Everyone agrees investors will be paying close attention to the March consumer price index release from the U.S. Labor Department today [Tuesday]. What analysts don’t agree on—because they don’t know—is how investors will react after the fact.
The consensus forecast is for a 2.5% year-on-year increase in the headline rate (including food and energy prices) and a 0.5% increase on the month.
One month does not a trend make, and the so-called base effect will assert itself as the year-on-year progress reflects depressed prices from the onset of the COVID-19 pandemic.
Federal Reserve policymakers have repeatedly said they expect an increase in inflation but that it will be temporary and won’t prompt action on their part. In any case, the Fed prefers the personal consumption expenditures price index for tracking inflation, and that runs lower than the CPI.
But skittish investors may overreact if CPI inflation comes in significantly higher than the forecast. Their reaction would take the form of selling U.S. Treasuries, pushing up yields in anticipation of a trend in higher inflation and earlier-than-expected Fed action to raise rates.
Some analysts believe that CPI increases are already priced into the market as yields on the benchmark 10-year Treasury nearly doubled at one point from the beginning of the year.
U.S. producer prices rose more sharply than expected in March, according to data from the Labor Department, showing a gain of 4.2% on the year instead of the 3.8% forecast and 2.8% year-on-year in February. The producer price index rose a full 1% on the month instead of the 0.5% forecast. Treasury yields spiked briefly but then fell back.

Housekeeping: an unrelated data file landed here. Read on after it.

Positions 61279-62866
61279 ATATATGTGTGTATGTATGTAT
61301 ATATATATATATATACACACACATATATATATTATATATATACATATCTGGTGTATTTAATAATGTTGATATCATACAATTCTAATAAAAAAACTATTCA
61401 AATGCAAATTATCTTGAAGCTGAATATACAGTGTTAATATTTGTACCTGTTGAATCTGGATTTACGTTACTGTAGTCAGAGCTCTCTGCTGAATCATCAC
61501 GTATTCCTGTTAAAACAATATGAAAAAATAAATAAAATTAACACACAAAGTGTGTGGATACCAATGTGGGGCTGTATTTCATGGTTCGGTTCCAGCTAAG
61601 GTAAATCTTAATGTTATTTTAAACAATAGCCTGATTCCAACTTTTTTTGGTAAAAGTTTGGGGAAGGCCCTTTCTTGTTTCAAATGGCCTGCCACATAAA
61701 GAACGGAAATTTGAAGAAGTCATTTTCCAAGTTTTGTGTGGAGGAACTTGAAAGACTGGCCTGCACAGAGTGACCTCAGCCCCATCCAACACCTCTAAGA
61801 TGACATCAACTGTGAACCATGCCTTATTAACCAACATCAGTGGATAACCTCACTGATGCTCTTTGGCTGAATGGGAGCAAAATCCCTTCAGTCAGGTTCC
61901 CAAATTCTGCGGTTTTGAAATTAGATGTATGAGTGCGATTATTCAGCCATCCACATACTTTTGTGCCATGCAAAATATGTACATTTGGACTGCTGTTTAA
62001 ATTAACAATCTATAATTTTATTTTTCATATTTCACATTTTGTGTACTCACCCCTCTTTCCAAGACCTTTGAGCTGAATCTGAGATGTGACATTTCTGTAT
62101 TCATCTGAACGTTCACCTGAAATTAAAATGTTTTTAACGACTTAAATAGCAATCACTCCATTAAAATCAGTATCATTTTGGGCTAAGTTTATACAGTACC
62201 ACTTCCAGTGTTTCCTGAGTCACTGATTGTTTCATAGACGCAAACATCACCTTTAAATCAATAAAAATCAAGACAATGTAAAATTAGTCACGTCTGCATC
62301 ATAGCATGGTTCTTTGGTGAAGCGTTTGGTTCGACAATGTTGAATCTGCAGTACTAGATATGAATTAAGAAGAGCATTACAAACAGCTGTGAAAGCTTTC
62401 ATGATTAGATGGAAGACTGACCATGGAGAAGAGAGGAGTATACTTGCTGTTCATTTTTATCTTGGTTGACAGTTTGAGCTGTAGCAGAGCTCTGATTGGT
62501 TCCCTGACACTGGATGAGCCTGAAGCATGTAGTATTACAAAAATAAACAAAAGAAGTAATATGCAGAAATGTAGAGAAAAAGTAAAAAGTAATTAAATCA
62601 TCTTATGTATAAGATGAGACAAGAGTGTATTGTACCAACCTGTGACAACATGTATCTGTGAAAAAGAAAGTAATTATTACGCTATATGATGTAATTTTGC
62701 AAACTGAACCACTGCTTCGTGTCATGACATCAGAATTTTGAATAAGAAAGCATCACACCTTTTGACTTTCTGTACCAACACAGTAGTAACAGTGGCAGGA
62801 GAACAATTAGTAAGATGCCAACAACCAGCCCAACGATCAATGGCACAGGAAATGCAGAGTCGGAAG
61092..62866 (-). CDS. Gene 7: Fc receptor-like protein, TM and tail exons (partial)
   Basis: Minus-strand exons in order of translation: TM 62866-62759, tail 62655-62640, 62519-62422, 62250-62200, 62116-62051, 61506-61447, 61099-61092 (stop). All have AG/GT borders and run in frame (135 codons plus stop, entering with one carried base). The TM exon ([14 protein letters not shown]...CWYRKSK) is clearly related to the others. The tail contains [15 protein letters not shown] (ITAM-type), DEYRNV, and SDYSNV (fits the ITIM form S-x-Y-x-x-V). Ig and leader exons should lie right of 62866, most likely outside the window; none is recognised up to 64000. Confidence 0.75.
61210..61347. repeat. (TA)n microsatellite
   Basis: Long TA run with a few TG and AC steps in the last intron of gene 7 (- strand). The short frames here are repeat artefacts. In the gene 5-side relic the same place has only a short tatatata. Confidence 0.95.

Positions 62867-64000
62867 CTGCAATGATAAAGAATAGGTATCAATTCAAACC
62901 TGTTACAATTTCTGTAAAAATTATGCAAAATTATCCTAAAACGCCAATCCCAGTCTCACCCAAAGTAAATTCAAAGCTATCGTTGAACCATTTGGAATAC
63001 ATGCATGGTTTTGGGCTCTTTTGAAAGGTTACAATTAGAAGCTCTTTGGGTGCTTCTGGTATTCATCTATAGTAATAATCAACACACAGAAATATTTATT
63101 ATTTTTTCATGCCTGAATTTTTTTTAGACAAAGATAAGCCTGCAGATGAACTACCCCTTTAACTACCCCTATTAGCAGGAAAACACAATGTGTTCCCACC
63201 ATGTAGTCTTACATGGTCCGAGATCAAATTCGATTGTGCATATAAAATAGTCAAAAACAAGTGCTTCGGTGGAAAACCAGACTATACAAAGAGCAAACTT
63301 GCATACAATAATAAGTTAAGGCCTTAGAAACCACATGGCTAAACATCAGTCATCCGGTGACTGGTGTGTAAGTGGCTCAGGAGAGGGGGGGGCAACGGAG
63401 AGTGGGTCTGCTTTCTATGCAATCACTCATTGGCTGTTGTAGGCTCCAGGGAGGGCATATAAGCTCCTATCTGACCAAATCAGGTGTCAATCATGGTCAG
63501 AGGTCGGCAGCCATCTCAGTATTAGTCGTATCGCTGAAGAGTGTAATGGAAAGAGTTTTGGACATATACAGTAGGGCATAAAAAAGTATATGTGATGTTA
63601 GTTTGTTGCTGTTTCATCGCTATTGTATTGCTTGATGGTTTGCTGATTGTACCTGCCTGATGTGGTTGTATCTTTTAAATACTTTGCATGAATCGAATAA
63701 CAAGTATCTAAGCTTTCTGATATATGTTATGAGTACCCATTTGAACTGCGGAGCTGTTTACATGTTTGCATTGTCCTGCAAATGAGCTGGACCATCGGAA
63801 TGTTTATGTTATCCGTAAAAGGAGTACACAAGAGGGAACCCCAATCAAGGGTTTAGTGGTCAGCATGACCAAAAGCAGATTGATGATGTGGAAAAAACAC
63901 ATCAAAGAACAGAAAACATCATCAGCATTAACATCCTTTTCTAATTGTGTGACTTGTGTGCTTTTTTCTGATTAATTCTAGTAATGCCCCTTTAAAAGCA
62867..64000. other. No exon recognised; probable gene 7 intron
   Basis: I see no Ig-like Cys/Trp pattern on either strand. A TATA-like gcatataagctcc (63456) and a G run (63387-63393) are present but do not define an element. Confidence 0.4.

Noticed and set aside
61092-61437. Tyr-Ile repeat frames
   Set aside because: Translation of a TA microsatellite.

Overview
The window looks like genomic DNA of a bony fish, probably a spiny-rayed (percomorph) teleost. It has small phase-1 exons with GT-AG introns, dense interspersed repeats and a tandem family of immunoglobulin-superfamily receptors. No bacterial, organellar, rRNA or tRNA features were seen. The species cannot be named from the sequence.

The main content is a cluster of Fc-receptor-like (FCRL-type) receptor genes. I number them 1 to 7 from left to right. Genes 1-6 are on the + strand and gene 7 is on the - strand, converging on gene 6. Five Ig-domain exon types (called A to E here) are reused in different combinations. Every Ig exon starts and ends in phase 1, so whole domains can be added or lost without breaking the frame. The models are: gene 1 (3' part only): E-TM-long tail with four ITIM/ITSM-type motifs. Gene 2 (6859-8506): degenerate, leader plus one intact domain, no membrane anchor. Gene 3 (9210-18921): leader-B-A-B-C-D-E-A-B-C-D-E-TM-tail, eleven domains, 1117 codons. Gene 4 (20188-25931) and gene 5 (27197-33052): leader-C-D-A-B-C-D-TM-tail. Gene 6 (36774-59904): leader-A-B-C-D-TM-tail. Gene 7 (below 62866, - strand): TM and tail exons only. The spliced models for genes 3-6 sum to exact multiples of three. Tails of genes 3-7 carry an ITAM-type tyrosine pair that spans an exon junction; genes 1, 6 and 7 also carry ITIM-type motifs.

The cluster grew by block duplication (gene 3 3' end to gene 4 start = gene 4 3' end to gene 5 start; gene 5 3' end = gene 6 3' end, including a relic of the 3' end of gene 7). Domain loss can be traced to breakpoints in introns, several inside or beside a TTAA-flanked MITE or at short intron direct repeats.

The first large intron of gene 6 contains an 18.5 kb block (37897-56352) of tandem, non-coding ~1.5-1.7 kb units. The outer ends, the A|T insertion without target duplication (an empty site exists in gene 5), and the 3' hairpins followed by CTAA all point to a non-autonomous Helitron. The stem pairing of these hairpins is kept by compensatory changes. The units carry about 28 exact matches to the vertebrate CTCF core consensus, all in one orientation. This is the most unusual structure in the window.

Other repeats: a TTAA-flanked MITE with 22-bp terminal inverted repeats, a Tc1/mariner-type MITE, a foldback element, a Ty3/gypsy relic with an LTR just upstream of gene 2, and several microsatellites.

Those analysts looking for increasing inflation say it may not become apparent until next month when April data is published. Two months of sharp increases would start to look like a trend. This could be particularly true if month-on-month increases run higher than forecast.
The Treasury Department has scheduled auctions for $271 billion this week after pausing issuance for a couple of weeks, with $120 billion in coupon-bearing securities. Monday’s auctions of $58 billion in three-year notes and $38 billion in 10-year notes went smoothly, and $24 billion of 30-year bonds are up today [Tuesday].
Fed policymakers are blaming the fiscal stimulus and the added bond issuance for what they call rising term premiums, and it is these that are pushing up yields— not any fundamental change in inflation expectations or anticipation of Fed tightening. This is one of the insights from the minutes of the mid-March Federal Open Market Committee meeting, which were released last week.
The New York Fed, which handles market operations for the central bank, has hinted it will make some “minor technical adjustments” to its purchase sectors, leading some analysts to expect the Fed will increase its portion of seven to 20-year bonds to account for changes in the weight of the market due to the heavy issuance schedule. This would be offset by reductions at the shorter end.
Investors will be paying close attention to the release this week of the Fed’s schedule of bond purchases for indications of this adjustment.